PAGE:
Jyoti Wadhwa was concerned when her husband Anshul decided to quit his job as an investment banker and start something on his own. Anshul Bansal was the sole earning member of the family and Jyoti knew that considering the risk her husband was going to take, she had to contribute financially as well.
“I figured I have to do something but at the same time, I did not want to leave my daughter in a playschool. I was looking for options where I could work from home,” Jyoti was quoted as saying by Yourstory.com.
Jyoti had worked in the HR and admin departments of an MNC for three years before her marriage, and so was not totally unaware about work culture. He had provided her Rs 50,000 from his saving of Rs 1 lakh. Jyoti’s relatives suggested that selling vintage sarees online would be a viable option.
Jyoti studied the market for five to six hours every day, trying to understand customer behaviour. She knew that with her Rs 50,000 corpus, she had to be selective and prudent. She found that there was a demand for printed pure silk fabrics and soon came across handcrafted sarees. She selected some products and uploaded them on eBay and it led to the establishment of her brand Sanskriti Vintage.
Initially, Jyoti had to do the shipping from the postal services herself, standing in queues with her young daughter for three-four hours. Though pure silk embroidered sarees were being sold online, none of her rivals sold hand-crafted embroidered sarees, and that proved to be the differentiator for her business. Her rivals were acquiring old sarees and selling them at a small margin. Realising that she can’t compete in the price game, Jyoti decided to stick to premium products, investing in good photography, lights, and a DSLR camera.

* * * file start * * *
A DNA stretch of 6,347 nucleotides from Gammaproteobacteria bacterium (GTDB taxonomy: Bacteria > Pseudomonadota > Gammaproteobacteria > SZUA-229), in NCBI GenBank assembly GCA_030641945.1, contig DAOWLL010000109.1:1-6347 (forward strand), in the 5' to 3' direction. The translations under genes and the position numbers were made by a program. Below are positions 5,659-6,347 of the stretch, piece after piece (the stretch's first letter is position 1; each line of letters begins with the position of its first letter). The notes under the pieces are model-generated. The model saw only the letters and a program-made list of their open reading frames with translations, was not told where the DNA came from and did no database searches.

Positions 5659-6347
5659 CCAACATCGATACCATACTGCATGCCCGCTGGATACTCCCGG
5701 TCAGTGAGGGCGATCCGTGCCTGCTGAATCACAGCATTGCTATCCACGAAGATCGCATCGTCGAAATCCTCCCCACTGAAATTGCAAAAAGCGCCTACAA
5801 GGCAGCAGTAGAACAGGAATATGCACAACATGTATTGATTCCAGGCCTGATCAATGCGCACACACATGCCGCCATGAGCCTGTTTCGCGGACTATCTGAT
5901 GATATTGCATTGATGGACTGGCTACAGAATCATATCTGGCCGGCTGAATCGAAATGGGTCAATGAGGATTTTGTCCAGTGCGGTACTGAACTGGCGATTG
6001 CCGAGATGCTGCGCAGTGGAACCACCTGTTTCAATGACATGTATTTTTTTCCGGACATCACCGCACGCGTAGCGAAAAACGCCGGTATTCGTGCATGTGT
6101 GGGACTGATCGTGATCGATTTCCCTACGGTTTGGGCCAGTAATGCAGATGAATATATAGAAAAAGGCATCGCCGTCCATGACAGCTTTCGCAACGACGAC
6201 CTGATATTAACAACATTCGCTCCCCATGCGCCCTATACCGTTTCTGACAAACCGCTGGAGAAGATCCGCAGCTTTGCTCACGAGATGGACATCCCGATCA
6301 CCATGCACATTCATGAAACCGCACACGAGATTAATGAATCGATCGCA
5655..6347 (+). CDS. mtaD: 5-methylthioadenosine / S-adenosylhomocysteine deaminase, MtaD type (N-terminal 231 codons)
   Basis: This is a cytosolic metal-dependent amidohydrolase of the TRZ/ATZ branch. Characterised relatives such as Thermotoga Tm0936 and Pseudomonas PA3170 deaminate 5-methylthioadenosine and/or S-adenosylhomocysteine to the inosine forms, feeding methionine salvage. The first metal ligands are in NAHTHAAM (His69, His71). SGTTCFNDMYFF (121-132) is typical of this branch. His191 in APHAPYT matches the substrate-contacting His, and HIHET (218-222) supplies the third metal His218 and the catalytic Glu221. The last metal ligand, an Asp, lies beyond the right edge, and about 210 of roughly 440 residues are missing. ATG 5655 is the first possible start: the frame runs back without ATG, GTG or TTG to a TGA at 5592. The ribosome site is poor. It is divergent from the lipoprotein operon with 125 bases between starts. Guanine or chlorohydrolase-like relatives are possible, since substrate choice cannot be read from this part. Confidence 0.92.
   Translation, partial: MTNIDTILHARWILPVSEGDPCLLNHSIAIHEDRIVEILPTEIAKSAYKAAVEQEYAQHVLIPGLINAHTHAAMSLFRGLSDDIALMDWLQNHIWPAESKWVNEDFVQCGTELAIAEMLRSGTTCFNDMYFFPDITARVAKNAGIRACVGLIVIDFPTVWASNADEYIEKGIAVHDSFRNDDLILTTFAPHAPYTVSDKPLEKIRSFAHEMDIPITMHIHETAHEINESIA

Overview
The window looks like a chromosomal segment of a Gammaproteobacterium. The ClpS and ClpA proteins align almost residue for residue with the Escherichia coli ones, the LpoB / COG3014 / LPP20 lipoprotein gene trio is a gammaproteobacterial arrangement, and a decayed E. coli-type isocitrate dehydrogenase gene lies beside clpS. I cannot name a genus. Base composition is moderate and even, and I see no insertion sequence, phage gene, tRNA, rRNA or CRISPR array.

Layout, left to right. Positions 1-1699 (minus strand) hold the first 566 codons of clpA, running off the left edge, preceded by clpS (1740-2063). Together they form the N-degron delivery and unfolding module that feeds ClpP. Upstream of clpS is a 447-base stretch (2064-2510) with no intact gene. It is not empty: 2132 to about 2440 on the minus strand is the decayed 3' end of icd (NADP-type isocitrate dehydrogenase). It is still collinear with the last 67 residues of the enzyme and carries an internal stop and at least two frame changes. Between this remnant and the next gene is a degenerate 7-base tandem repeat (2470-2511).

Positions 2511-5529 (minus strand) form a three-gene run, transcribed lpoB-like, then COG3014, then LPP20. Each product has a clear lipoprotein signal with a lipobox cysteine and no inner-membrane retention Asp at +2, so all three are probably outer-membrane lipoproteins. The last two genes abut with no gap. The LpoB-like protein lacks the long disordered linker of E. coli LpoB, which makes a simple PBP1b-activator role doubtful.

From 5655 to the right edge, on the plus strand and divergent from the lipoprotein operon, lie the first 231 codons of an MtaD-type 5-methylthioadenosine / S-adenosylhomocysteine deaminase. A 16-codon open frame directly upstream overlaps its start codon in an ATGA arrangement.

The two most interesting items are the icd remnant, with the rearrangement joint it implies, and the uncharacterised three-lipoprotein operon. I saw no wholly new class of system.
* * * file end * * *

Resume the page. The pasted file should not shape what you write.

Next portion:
What has also worked for Jyoti is her adaptability and flexibility of approach. When after three-four years, her eBay market plateaued, she moved over to Amazon in 2013. However, she soon understood that it was not the platform for her existing products. That led her to start a fashion jewellery line called Zephyrr, which soon became a “best seller” on Amazon.
What started with an investment of Rs 50,000 soon became a Rs 10 crore business and from running the show all by herself, Jyoti has come a long way today, employing 30 people, most of them being women. In 2015, she was given the Niryat Shree award from the President of India. It is given to 50 chosen exporters every two years for contribution to exports from India.
What started as an effort to support the family has grown into a flourishing business that supports many other families and the country’s exports.